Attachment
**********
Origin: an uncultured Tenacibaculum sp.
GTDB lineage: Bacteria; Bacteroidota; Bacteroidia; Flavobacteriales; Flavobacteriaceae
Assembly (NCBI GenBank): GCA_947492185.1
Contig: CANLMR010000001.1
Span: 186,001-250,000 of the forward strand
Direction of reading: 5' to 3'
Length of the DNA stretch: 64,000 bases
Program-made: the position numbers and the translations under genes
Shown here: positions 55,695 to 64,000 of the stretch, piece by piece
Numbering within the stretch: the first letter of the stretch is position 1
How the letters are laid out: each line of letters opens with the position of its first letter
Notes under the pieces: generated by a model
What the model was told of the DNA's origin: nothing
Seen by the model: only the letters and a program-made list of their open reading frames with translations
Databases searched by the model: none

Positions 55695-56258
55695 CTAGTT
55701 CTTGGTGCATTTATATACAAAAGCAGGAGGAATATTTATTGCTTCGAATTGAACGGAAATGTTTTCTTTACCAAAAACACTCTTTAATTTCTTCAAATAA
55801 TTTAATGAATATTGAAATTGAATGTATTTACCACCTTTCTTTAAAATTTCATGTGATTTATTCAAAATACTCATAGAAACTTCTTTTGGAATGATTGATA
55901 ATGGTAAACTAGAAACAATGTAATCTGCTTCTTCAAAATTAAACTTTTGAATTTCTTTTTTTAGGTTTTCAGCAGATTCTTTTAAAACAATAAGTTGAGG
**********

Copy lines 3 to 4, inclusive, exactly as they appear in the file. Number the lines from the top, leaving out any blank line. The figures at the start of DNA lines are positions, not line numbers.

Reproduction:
Assembly (NCBI GenBank): GCA_947492185.1
Contig: CANLMR010000001.1